We have tried to have a long-term perspective on attaining the target. This was especially important when the economy was hit by a supply shock, and we needed to trade off reaching the inflation target and closing the output gap. Inflation was below target until last year. Now, hit by a demand shock and looking ahead, we know that a trade-off is absent – the economy needs stimulus. But in the face of an unusually high degree of uncertainty, and given an unusually large shock, I believe that it is sensible to continue to be patient. We still try to have a long-term perspective, and we will carefully consider the effects of measures already taken as we move along.
Even with monetary policy able to counteract cyclical fluctuations to some extent, there is a limit to how much the one tool at the central bank’s disposal – the key policy rate – can accomplish. Regulations need to underpin the robustness of the financial system with respect to cyclical fluctuations. Supply side policy needs to support the capacity of the economy to absorb asset price fluctuations.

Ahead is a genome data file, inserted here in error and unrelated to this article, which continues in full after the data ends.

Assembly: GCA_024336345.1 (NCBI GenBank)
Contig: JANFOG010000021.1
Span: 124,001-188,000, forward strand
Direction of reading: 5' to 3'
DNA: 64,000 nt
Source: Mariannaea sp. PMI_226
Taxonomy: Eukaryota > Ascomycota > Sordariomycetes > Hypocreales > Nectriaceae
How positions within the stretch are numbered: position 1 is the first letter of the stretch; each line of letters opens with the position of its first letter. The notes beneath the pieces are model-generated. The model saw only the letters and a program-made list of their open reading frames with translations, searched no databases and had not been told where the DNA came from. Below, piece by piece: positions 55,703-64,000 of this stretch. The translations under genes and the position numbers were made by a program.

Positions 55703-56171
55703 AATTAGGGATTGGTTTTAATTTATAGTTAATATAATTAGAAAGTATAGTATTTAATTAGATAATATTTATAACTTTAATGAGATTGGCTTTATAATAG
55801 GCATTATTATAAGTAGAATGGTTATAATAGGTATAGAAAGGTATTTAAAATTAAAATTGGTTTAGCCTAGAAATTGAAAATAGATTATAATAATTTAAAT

As for regulatory reform of the financial sector, I believe we both need to reconsider the structural elements and we need some new discretionary features. In order to limit excessive credit growth, the leverage ratio of banks should be contained, with higher capital requirements.

The procyclical effects of such capital requirements need to be addressed. Since profits fall during a recession, capital requirements then tend to be more binding, reducing credit availability when it is most needed. The work aimed at changing the procyclical effects of capital requirements is still in its infancy. Banks’ incentives to increase loan provisions during upturns could be strengthened. This would smooth profits and hence make capital requirements less procyclical. Ideally, loan provisions should internalise some of the cyclical risk by being based on longer term risk assessments.